There is always one nucleus, and sometimes more than one (C: n.), and a contractile vacuole. The position of the nucleus varies, but it is generally somewhere about or behind the centre of the body. It is colourless, homogeneous, finely or coarsely but uniformly granular: in shape a compressed sphere or disc with convex, flat, or concave surfaces and rounded edge. The contractile vacuole (C:c.v.) is a clear globe usually placed behind the nucleus at the posterior extremity. It enlarges slowly and collapses suddenly. A new vacuole is formed at or near the spot occupied by its predecessor. There is rarely more than one of these pulsatile spaces present.

1 The distinction of the protoplasm into ecto- and endo-sarc is probably, strictly speaking, accidental; and there is nothing to prove that the ectosarc cannot and does not mix with the endosarc. In other words, the distinction is not to be regarded as permanent, in the same sense that the distinction between cortex and medulla in Paramecium is permanent.

The animal when in a state of repose or after being disturbed forms a spherical or oval ball, about 1/125 of an inch in size. It sometimes occurs in this condition surrounded by a delicate membrane forming a 'hypnocyst.' It is then 'resting' owing to drought or plentiful nutrition. When it passes into a state of active motion, the surface of the body is covered with numerous clear protrusions of ectosarc. Certain of these elongate into pseudopodia while the remainder are withdrawn, and at the same time the animal begins to flatten out. The endosarc flows into the growing pseudopodia, which at first extend in various and opposite directions. But sooner or later one or two elongate in a given direction, and the rest retract, and the animal moves in a determinate course. It is now, according to the phase of shape assumed by the pseudopodia, either ramose, as in Fig. 13, C, dendroid, or palmate. When it floats freely suspended in water the pseudopodia extend in all directions, giving it a radiate or stellate appearance. The pseudopodia attain in their growth characters which are distinctive of the species or the group to which these Rhizopodan organisms belong. In Amoeba Proteus they are finger-like, i.e. digitate, simple (C:p.) or branched (C: p'.). Their tips are either blunt or tapering.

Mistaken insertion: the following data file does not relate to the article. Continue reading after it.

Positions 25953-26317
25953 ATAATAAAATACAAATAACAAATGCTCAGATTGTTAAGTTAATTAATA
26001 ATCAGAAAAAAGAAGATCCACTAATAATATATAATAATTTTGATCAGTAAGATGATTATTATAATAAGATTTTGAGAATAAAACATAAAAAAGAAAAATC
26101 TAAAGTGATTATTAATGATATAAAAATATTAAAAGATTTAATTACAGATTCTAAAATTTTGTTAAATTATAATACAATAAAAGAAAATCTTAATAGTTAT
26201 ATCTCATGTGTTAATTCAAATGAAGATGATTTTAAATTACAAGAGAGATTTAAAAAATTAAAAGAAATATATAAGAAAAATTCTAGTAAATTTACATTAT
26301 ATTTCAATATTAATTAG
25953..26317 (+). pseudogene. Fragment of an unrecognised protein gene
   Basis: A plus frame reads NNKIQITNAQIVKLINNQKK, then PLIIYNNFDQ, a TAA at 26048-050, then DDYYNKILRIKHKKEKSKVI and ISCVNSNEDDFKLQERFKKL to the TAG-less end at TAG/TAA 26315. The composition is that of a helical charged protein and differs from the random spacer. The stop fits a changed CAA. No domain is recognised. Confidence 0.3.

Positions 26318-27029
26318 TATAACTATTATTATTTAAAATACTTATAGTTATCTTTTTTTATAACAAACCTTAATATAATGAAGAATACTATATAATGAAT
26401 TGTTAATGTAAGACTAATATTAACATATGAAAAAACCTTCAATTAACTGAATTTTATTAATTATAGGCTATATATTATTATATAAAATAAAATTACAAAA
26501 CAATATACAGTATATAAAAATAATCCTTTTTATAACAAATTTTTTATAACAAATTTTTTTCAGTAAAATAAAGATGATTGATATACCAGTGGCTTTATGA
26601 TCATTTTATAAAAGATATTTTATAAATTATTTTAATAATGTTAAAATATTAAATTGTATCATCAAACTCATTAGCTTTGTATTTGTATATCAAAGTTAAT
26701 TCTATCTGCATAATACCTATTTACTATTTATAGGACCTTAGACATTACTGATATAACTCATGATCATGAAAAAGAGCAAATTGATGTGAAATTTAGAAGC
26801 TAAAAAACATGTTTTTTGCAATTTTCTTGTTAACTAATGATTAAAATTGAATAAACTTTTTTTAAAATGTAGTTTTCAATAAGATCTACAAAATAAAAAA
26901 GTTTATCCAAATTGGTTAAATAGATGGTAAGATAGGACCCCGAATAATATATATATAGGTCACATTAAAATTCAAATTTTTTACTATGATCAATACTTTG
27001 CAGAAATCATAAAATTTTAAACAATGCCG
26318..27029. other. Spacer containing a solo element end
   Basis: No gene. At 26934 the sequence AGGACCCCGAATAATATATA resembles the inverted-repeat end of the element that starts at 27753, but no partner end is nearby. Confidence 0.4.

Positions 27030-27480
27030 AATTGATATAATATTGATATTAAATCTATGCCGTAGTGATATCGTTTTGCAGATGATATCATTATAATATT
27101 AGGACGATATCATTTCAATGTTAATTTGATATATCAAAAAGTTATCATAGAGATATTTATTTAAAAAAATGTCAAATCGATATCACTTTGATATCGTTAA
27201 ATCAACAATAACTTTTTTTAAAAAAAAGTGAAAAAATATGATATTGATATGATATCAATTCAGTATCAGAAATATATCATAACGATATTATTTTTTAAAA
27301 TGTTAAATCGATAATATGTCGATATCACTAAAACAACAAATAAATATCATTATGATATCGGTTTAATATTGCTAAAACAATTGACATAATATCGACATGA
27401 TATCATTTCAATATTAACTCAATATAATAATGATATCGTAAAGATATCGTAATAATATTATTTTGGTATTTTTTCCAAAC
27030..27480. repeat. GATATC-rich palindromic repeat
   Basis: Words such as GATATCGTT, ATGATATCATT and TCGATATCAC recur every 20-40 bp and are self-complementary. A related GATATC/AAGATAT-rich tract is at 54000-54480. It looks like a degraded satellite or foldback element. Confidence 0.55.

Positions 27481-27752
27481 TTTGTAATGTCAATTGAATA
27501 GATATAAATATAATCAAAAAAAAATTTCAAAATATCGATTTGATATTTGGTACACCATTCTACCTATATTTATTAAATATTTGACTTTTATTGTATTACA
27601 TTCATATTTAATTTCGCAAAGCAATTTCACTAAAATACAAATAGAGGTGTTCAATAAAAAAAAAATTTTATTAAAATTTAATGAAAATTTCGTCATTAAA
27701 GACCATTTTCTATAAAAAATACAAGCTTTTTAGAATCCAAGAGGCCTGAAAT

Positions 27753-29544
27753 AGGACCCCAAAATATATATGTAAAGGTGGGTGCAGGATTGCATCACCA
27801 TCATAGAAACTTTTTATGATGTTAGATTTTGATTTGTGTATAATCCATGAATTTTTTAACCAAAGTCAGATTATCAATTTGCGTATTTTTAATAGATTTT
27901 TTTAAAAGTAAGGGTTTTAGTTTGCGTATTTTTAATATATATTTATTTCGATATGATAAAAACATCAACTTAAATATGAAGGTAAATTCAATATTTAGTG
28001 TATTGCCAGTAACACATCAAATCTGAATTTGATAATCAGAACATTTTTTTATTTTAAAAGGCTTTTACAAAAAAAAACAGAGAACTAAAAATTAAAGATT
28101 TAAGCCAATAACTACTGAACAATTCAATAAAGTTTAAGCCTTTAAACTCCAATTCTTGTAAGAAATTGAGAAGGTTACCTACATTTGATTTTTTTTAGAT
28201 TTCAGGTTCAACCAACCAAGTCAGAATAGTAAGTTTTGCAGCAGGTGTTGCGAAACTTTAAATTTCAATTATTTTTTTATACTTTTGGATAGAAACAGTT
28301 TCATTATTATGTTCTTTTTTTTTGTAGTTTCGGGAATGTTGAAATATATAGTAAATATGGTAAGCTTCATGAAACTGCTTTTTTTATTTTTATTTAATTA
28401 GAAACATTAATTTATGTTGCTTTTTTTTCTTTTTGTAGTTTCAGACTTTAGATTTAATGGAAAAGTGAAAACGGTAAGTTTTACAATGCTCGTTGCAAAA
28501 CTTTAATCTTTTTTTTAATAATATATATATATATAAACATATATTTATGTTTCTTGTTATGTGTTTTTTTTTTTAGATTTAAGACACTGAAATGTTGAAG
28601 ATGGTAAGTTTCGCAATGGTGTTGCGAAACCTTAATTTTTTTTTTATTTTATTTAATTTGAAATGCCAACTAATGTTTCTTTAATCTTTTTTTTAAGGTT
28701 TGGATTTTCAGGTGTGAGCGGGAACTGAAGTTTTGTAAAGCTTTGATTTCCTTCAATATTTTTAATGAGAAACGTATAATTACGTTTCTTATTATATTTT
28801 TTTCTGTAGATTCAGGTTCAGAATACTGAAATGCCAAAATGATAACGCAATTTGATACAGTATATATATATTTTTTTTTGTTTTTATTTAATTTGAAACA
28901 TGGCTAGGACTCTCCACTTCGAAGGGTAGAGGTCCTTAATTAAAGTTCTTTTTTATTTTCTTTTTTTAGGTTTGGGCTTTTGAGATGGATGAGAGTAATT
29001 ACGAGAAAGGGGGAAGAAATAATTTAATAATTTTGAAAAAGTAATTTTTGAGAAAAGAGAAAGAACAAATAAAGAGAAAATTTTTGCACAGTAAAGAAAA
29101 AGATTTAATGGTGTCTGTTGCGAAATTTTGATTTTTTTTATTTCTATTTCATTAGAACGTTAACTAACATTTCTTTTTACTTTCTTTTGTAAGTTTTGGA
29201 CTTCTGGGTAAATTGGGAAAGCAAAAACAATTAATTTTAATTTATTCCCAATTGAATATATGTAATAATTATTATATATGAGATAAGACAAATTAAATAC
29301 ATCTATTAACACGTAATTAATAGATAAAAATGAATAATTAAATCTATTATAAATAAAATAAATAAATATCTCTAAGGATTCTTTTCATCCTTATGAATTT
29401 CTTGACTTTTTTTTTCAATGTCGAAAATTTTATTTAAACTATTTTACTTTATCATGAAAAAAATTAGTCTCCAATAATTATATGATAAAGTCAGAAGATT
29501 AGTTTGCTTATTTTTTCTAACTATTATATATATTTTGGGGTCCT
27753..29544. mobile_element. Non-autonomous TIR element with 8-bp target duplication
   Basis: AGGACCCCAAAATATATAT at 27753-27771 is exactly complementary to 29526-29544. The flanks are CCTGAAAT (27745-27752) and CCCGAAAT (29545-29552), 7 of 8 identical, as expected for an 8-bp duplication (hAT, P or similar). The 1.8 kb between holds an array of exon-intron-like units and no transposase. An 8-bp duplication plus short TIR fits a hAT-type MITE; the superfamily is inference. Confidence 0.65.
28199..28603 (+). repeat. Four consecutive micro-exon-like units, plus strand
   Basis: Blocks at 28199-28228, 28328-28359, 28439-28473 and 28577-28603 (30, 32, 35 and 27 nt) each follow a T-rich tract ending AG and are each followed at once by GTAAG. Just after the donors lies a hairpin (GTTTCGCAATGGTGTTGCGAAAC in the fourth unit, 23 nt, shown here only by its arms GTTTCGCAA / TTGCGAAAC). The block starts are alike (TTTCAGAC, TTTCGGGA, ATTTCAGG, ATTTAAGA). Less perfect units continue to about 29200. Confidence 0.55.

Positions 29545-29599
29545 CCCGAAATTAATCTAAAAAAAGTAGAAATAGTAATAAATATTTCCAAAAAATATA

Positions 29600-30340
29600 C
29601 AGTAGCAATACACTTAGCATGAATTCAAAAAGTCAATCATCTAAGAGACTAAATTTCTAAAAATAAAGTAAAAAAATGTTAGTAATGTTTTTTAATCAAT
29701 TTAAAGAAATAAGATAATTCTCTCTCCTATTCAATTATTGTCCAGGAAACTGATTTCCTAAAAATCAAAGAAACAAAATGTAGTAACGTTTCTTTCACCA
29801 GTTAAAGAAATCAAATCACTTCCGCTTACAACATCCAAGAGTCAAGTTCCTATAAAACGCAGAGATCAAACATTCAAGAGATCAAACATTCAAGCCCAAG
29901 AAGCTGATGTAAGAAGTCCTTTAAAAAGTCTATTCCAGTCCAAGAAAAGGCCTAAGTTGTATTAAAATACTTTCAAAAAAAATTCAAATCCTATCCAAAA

Elongation takes place by an onward flow of ectosarc followed by the extrusion into the ectosarc of a current of endosarc. The flow is, as a rule, not even but more or less sudden, as though there were a surface-resistance to be overcome. The posterior part of the body, where the protoplasm is receding, has often a lobed or mulberry-like appearance, as shown in Fig. 13, C. Similar lobes may be observed on a pseudopodium during its retraction. Any single lobe in the posterior mass might commence to elongate, and grow into a pseudopodium: and the direction of the animal's movement, indicated in C. by the arrows, might be thus reversed. In the extended condition this species may measure the 1/50 of an inch.

An Amoeba has been observed dividing into two. The protoplasmic bridge or filament connecting the two halves, gradually becomes more and more delicate and lengthened, and then finally snaps. It is uncertain whether or no Amoeba Proteus ever forms spores in the shape of minute Amoeba or Amoebulae, such as have been observed in Pelomyxa palustris.

Protozoa, Ray Lankester, Encyclopaedia Brit. (ed. ix.) xix. 1885.

Infusoria (= Ciliata\ Saville Kent, Manual of the Infusoria, 2 vols., and Plates, London, 1880-82. For Parameciwn, see.vol. ii. p. 483; PL xxvi. Figs. 28-30.

Amoeba. Leidy, Fresh-water Rhizopoda of North America, United States Geological Survey, xii. 1879. For A. Proteus, see p. 31; Pis. i; ii; iv, Fig. 25; vii, Figs. 13-19; viii, Figs. 17-30. Cf. Gruber, Z.W.Z. xli. 1885.